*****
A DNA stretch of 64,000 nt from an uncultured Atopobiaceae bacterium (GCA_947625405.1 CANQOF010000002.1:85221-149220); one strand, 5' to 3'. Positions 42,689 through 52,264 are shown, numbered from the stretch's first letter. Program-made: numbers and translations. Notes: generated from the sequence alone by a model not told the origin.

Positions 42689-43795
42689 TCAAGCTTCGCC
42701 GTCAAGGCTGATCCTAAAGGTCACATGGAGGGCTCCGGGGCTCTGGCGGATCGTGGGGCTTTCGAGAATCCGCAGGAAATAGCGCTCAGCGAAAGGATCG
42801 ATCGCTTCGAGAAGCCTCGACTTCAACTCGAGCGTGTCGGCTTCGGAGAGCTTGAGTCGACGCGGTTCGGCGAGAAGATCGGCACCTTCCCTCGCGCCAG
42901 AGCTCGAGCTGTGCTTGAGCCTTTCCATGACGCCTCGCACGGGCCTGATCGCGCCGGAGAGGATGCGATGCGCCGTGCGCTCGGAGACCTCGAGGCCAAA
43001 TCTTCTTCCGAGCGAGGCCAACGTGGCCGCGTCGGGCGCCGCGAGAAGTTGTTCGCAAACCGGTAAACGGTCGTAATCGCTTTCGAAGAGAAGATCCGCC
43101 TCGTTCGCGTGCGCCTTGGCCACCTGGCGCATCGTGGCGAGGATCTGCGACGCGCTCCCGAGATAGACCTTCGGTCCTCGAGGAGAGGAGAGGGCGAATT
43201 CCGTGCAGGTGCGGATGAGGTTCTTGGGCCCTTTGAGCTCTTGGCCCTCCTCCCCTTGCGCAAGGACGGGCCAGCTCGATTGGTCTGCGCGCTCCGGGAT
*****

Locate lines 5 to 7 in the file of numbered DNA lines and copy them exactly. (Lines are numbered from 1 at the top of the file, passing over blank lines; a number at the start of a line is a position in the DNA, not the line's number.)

42801 ATCGCTTCGAGAAGCCTCGACTTCAACTCGAGCGTGTCGGCTTCGGAGAGCTTGAGTCGACGCGGTTCGGCGAGAAGATCGGCACCTTCCCTCGCGCCAG
42901 AGCTCGAGCTGTGCTTGAGCCTTTCCATGACGCCTCGCACGGGCCTGATCGCGCCGGAGAGGATGCGATGCGCCGTGCGCTCGGAGACCTCGAGGCCAAA
43001 TCTTCTTCCGAGCGAGGCCAACGTGGCCGCGTCGGGCGCCGCGAGAAGTTGTTCGCAAACCGGTAAACGGTCGTAATCGCTTTCGAAGAGAAGATCCGCC